Purpose of Review: To describe the epidemiology of opioid-use disorder in the rural United States (U.S.) as it pertains to HIV and hepatitis C transmission and treatment resources. Recent Findings: Heroin and fentanyl analogs have surpassed prescription opioids in their availability in rural opioid markets adding to HIV and hepatitis C (HCV) and overdose risks. Only 18% of rural individuals live in towns with inpatient services which are of limited quality and utility. Opioid treatment programs that provide methadone are not located in rural areas and only 3% of the primary care providers have the ability to prescribe buprenorphine. National models and resources have been established but lack implementation in rural areas leading to ongoing HIV and HCV transmission and overdose. Summary: Addressing the adverse impact of opioids in the rural U.S. will require a concerted effort to implement effective treatments according to national standards.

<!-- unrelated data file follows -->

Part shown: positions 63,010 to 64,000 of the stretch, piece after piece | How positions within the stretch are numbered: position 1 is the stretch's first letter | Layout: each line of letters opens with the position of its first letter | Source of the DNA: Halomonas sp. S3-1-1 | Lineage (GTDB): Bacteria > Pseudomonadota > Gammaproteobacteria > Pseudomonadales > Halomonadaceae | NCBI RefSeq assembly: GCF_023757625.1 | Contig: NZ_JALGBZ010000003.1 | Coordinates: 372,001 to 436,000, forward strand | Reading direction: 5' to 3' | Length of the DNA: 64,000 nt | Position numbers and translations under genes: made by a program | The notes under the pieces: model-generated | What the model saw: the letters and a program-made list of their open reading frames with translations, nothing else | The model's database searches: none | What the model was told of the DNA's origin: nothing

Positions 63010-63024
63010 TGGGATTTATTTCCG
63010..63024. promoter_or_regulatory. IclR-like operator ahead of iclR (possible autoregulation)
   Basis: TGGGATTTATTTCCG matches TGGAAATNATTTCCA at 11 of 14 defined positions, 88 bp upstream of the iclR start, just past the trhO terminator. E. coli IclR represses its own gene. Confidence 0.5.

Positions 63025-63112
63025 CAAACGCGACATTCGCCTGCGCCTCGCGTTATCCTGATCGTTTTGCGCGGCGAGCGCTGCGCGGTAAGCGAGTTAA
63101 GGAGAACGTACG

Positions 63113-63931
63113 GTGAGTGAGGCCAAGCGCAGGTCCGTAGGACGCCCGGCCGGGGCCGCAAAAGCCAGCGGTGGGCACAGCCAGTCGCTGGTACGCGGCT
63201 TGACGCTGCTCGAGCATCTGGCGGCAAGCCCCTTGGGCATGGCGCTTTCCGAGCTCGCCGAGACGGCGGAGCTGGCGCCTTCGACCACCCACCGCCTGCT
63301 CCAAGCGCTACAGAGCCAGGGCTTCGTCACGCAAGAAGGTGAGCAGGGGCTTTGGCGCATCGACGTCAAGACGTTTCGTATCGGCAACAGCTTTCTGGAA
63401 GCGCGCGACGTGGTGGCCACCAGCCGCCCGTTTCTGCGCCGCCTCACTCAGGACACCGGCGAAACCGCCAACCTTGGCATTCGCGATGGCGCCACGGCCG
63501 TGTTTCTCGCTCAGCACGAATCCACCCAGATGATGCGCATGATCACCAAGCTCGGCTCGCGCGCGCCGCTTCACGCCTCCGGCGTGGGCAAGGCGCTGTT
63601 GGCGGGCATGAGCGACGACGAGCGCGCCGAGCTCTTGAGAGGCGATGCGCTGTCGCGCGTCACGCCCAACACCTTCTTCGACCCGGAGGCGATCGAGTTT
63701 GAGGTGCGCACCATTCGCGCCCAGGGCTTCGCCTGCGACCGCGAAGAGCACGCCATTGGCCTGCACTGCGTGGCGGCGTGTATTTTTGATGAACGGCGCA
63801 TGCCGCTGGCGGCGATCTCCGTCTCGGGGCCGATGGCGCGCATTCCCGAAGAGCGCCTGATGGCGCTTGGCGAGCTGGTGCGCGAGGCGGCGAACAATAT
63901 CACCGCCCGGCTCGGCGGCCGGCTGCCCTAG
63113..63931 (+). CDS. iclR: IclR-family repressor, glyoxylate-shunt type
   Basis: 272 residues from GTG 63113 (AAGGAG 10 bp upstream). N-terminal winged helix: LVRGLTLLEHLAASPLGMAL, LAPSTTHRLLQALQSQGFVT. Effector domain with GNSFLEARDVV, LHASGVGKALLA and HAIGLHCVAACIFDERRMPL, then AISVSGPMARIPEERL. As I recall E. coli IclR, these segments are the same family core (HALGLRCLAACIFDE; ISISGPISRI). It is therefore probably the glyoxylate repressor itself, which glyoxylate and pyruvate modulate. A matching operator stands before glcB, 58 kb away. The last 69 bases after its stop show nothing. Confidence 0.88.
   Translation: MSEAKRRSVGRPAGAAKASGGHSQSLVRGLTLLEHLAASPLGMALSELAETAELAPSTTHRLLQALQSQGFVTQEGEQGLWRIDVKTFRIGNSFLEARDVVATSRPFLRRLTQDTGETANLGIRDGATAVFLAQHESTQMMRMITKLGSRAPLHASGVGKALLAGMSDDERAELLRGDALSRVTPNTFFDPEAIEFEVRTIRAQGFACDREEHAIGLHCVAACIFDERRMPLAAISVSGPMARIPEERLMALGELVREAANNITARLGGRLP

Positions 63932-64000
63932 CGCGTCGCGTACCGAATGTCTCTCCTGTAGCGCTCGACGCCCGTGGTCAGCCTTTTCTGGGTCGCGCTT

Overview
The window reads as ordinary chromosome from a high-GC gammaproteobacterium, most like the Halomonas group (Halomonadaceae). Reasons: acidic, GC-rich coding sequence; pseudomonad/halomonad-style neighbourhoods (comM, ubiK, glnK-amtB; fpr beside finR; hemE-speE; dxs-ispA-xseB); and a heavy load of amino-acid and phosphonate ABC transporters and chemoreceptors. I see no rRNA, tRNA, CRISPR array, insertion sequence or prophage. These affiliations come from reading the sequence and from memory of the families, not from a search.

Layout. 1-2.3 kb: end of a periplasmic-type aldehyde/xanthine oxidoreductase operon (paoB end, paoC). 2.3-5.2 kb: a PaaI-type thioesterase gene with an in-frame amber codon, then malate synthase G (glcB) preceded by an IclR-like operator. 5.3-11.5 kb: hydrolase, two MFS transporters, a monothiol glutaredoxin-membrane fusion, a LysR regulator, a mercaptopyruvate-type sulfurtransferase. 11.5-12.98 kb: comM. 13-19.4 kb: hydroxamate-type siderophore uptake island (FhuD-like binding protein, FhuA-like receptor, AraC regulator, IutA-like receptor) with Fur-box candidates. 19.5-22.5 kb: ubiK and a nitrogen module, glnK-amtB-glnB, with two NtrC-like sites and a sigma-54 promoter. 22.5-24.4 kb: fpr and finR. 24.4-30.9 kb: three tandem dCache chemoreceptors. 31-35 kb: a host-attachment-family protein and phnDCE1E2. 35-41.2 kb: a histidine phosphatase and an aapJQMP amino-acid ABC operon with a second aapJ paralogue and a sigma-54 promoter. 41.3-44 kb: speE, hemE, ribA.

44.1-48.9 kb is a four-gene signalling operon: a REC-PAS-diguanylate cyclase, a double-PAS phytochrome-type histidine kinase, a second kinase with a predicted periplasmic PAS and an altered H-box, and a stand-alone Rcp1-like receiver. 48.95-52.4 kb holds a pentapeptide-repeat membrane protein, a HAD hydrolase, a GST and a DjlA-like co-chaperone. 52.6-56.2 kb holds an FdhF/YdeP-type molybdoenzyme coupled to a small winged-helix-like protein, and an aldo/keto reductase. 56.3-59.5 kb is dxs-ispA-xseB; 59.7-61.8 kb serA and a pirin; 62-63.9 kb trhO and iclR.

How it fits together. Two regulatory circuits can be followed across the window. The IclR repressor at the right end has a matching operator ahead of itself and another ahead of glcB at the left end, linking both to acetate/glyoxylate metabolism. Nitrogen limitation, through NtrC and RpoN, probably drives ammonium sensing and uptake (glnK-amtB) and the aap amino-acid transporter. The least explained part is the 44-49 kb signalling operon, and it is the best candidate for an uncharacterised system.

|Number of pages||9|
|Journal||Current HIV/AIDS Reports|
|State||Published - Aug 1 2018|
Bibliographical noteFunding Information:
Funding Dr. Korthuis time is supported by the National Institutes of Health, National Institute on Drug Abuse (UG3DA044831, UG1DA015815).
Conflict of Interest P. Todd Korthuis time is supported by the National Institutes of Health, National Institute on Drug Abuse (UG3DA044831, UG1DA015815).
© 2018, Springer Science+Business Media, LLC, part of Springer Nature.
- Hepatitis C
- Opioid treatment
- Opioid treatment programs
ASJC Scopus subject areas
- Infectious Diseases